The band have never achieved the great commercial success that was widely predicted for them at the beginning of their career, but are nevertheless considered a key part of the Canterbury scene, blending psychedelic rock, jazz and classical influences to create a distinctive progressive rock sound.
The band were originally based in Whitstable, Kent, near Canterbury, but moved to London when briefly signed to Verve Records. After being dropped by Verve, the band signed to Decca Records, where they released their most critically acclaimed album, In the Land of Grey and Pink, in 1971. Dave Sinclair left after the album's release and the group split up the following year. Hastings and Coughlan added new members, notably viola player Geoffrey Richardson, continuing on before splitting in 1978.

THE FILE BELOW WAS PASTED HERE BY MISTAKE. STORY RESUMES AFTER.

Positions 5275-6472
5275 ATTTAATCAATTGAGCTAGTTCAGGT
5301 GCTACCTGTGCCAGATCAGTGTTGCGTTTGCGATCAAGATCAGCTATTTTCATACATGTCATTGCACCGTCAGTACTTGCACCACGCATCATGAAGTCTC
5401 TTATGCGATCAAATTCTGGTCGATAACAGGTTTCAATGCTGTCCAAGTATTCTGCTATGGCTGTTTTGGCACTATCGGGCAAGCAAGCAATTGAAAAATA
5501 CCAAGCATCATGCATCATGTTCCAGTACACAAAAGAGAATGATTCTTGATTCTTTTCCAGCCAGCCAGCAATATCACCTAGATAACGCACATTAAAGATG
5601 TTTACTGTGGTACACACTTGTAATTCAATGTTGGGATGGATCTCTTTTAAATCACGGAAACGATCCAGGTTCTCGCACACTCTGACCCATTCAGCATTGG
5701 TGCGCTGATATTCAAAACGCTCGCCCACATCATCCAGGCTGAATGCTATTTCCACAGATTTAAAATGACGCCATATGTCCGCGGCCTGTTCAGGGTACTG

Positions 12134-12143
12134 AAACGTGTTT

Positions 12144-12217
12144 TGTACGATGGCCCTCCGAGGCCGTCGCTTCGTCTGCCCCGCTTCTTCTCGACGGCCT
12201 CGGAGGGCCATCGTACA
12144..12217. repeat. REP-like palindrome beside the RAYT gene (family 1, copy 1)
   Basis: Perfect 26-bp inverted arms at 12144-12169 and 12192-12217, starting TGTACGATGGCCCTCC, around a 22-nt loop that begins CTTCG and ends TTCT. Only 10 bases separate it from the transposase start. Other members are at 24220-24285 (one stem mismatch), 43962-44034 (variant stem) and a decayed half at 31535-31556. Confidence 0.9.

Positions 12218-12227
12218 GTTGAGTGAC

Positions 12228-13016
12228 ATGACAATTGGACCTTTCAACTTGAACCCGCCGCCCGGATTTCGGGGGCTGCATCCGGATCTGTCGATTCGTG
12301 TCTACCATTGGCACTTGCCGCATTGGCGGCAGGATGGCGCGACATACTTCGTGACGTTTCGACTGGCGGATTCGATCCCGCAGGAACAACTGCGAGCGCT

The band reformed several times in the following decades, and Caravan still remain active as a live band in the 21st century, despite Coughlan's death in December 2013.